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Playing Piano With Wrist Pain (Synovitis): My Experience

Kymberly started learning piano at age 5 and picked up a range of instruments in high school. She loves all kinds of music and instruments.

Get advice on dealing with synovitis as a piano player.

Get advice on dealing with synovitis as a piano player.

My Synovitis Diagnosis

I was doing well, getting back to my piano playing after a long break and practicing regularly. Then, my wrist was injured during an operation and I developed a minuscule ganglion inside the joint and the most dreaded thing in the musical world: synovitis.

What Is Synovitis?

Synovitis is inflammation of the synovial membrane in and around the wrist—a connective tissue that lines joints and tendon sheathes—seen on an MRI. It's usually caused by overuse or rheumatoid arthritis—or, in my case, triggered by being stretched into a bad position (bent fully forward) for hours during an unrelated laparoscopy operation.

How Would I Play the Piano Again?

At the time of diagnosis, I was devastated. I couldn't use my right hand at all. I couldn't hold a knife when eating. I couldn't even write.

Playing piano was out of the question.

Does a Wrist Brace Help?

As Gerald Klickstein, author of the Musicians' Way, instructs in a section about musicians and health, I stopped playing, rested, and sought help.

The orthopedic surgeon advised that I should wear a wrist brace during the day, especially during activities that put strain on my wrist.

The Brace Offered Support, But I Couldn't Play

The original brace was very supportive, with solid metal strips both under and over the wrist. It allowed my fingers to move freely, but I couldn't play piano with it on. There's a lot of wrist movement in piano playing!

My wrist braces, left to right: in winter and for general use, the original and for gym and summer, water aerobics.

My wrist braces, left to right: in winter and for general use, the original and for gym and summer, water aerobics.

Professional Treatment and Rest

In the beginning, I had to wear the brace all the time, any time that my wrist might bend even slightly backwards—eating, typing, opening doors, even carrying my handbag could bend it backwards. During this time, I made sure I kept moving my fingers and stretching them; I didn't want to completely lose what I'd regained in piano playing finger strength.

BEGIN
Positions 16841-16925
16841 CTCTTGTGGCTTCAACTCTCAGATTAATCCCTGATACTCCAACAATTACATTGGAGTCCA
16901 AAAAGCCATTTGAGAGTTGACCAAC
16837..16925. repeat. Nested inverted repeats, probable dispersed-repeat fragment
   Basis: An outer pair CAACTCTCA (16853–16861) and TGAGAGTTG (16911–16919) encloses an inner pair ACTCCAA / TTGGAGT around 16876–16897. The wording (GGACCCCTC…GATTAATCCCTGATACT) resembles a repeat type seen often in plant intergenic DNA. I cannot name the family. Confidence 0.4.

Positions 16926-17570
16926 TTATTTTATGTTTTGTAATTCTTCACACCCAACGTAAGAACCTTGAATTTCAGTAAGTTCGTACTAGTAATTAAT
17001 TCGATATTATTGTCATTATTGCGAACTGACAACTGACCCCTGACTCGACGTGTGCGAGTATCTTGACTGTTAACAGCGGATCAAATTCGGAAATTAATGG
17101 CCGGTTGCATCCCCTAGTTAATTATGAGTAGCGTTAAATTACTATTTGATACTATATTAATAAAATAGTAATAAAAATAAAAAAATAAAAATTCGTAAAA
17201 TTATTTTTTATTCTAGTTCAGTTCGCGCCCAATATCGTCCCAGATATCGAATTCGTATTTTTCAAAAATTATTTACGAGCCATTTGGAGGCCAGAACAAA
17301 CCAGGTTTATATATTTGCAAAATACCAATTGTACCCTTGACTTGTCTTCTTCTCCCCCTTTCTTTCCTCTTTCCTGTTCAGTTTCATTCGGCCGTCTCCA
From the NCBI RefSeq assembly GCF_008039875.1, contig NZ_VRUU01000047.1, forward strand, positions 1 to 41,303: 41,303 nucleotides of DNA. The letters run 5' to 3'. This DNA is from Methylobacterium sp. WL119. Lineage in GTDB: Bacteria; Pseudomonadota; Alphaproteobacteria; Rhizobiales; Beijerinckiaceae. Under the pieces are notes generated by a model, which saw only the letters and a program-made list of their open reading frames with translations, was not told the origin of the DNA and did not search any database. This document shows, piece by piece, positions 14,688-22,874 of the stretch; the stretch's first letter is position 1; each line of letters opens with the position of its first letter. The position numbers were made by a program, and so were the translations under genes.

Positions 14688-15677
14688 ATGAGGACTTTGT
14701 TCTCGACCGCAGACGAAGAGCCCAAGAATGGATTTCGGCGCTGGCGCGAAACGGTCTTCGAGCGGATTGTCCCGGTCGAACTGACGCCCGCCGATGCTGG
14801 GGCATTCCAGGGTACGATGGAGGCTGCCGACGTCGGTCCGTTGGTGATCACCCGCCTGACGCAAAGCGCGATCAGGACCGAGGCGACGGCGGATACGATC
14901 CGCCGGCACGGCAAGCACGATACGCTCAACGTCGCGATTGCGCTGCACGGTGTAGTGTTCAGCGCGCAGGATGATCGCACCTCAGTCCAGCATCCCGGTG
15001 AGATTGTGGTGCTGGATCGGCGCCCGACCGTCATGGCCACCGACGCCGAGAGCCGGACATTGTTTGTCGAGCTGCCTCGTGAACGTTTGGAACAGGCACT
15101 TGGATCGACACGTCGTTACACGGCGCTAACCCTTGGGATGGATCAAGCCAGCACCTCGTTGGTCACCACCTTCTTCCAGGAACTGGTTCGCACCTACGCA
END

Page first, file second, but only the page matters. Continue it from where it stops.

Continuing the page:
A course of cortisone helped enormously, and I was able to start stretching the wrist in warm water. Crochet and its small, smooth and constant circular movements mobilized my wrist joint.

The braces got relegated to more hefty tasks—cleaning, cooking, carrying anything, and water aerobics—actually the most painful of all activities! Any time my wrist got sore or fatigued, a brace went on.

Several times throughout the day, I gave my hands a hot bath and stretched. It relaxed me as well as my wrist!

My Eventual Return to the Piano

After a few months, I could return to the piano, but only to play easy and relaxed music. Music with repetitive notes, wide open hand positions, or loud and sharp movements hurt. So I didn't play them—I didn't want to make the synovitis worse.

I still can't play my favorite Beethoven sonatas—they put too much strain on my wrist.

I still can't play my favorite Beethoven sonatas—they put too much strain on my wrist.

Advice on Recovering From Synovitis (From Someone Who's Been There)

  1. When you first get synovitis, stop playing.
  2. Seek help—the doctor may prescribe you medication, a brace, and/or physical therapy. Follow their instructions, as this will help you heal faster.
  3. When allowed and able to, move. Stretch, make gradual even movements, and slowly improve your range of movement. Stop any time it hurts.
  4. When you have enough mobility without pain, start playing again. But limit your playing time and play easy, relaxed pieces to start with. Keep on stretching and doing range of motion exercises.
  5. Try to avoid anything that hurts.
  6. Massage the muscles either side of the joint with synovitis. Tight muscles decrease blood flow and cause joints to stiffen up; loose muscles help with recovery.

What if It Becomes Chronic?

Unfortunately, the synovitis in my wrist has stuck around—the rheumatologists have said it's part of spondyloarthritis, just like the inflamed sections of my spine and a few other joints. I don't want to give up playing, so I've had to change how, when, and what I play.

And I've had to modify my life so that it will let me play piano. I use a split keyboard and voice software to minimize repetitive computer usage. When I do anything strenuous, like cleaning, gym, chopping a pumpkin or water aerobics, I always use the brace.

Playing piano seems to make the wrist tired and stiff, so I need to warm and mobilize the joint in warm water, before and after playing. Plus, every day I crochet, stretch and do exercises to strengthen and improve the range of motion of my wrist.

Unfortunately, I don't think I'll be able to reach my dream of playing cello. But at least I can keep playing piano.

Play easier, relaxed music, and only for a short time.

Play easier, relaxed music, and only for a short time.